Menu

Osteoporosis Prevention: What You Need to Know

Medically Reviewed by Melinda Ratini, DO, MS on July 30, 2021

Many of the things that raise your chances for osteoporosis are things you can’t change, like your genes, your age, and your sex. But that doesn’t mean you can’t prevent the disease. The things you do every day can be part of your plan to build strong bones.

Exercise Your Bones

Just like your muscles, your bones get stronger if you give them a workout. (Always check with your doctor before starting a new exercise plan.) Weight-bearing exercises are best for your bones. They’re the ones that force your body to work against gravity as you move. That prompts the body to make new bone.

Weight-bearing exercises include:

Strength training is also key to preventing osteoporosis. Your muscles pull on your bones when you work them. That builds bone strength. These workouts also make you more flexible and lower the chances that you’ll fall -- the No. 1 reason for broken hips.

Any of these workouts can help you build muscle and bone:

  • Lifting canned goods or bags of groceries
  • Lifting free weights
  • Lifting young children
  • Using ankle and wrist weights
  • Using elastic resistance bands
  • Using weight machines or free weights
  • Doing pushups, squats, or other moves that use your own body weight

Calcium and Vitamin D Build Bones

Most adults  should get about 1,000 milligrams of calcium a day. But if you’re a man over 70 or a woman over 50, you should aim for 1,200 milligrams. When your body doesn’t have enough calcium, it will start to break down your bones to get what it needs. That means you lose bone mass. So it’s important to make sure you have this nutrient every day in your diet or from supplements. Get it from:

  • Low-fat or fat-free dairy products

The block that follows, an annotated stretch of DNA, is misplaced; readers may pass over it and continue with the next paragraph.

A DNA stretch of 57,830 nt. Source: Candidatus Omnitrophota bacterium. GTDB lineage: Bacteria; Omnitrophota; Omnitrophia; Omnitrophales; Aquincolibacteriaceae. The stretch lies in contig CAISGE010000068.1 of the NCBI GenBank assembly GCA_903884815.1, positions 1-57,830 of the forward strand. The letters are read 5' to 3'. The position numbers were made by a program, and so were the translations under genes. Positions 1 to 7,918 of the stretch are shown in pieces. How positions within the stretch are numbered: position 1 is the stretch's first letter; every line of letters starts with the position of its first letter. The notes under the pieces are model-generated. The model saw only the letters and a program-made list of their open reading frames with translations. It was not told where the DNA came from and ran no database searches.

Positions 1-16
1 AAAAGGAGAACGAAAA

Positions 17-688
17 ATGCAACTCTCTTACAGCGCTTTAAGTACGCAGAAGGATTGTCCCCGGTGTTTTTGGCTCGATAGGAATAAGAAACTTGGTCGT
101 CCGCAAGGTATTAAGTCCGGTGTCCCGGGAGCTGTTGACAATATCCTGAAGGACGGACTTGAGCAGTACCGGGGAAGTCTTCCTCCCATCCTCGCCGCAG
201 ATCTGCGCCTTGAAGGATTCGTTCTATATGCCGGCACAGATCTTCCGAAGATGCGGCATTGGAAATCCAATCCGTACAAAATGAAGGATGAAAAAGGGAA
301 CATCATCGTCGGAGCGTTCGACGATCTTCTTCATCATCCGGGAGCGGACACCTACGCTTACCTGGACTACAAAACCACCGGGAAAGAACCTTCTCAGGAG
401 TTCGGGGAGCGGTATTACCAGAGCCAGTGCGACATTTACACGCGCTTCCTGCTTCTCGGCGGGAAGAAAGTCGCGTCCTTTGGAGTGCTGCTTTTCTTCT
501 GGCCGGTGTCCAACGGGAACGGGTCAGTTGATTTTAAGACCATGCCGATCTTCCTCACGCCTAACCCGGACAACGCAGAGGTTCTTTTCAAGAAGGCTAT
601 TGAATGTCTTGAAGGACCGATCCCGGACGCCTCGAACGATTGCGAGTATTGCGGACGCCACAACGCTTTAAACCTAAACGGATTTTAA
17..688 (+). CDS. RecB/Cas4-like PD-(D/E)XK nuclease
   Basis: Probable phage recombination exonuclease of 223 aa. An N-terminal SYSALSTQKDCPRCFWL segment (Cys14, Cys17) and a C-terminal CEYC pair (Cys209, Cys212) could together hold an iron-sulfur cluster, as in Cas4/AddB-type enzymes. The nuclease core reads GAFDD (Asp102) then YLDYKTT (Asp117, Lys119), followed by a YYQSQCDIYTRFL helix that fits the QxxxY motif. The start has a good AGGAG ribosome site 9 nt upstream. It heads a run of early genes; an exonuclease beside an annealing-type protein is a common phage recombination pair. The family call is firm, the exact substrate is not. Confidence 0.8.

• Calcium-fortified juices and foods, like cereal, soy milk, and tofu
  • Sardines and salmon with bones
  • Dark green vegetables, like kale and broccoli

It’s best to get your calcium from food, where you also get other nutrients for bone health, like phosphorus and protein. If you can’t, your doctor can recommend a supplement.

Some people take antacids as calcium supplements, but don’t use ones that contain aluminum. They can slow or stop your body from absorbing calcium.

Vitamin D helps your body absorb the calcium you eat. The daily recommendation is 600 IU (international units) for adults through age 70 and 800 IU for people over 70. Not many foods naturally have this nutrient, but you can get it in:

Vitamin D helps your body absorb the calcium you eat. Not many foods naturally have the nutrient, but you can get it in:

  • Fatty fish, like salmon, mackerel, and tuna
  • Beef liver, cheese, and egg yolks
  • Fortified foods like milk, cereal, and orange juice

Your skin also naturally makes vitamin D when sunlight hits it. You can get at least some of what you need if you spend a little time outdoors every day. But don’t overdo it -- too much time in the sun raises your chances for skin cancer.

What Else Prevents Osteoporosis?

Don’t drink too much alcohol. Having more than two drinks per day is linked to higher chances of bone loss.

Quit smoking. It doubles the chance of bone loss and fractures by keeping the hormone estrogen in your body from working well.

Avoid the “female athlete triad.” Women who exercise and train intensely can have three issues -- thin bones, lack of a menstrual cycle, and eating disorders. It often happens to young women who stick to very restrictive diets even though they work out a lot. Athletes who have problems with their periods have lower estrogen levels. This often leads to lower bone mass.

Drink less soda. Some findings show that colas, more than other carbonated soft drinks, lead to bone loss. It may be that the extra phosphorus in them keeps your body from absorbing calcium. Or it may just be that women are replacing calcium-rich drinks, such as milk, with soda.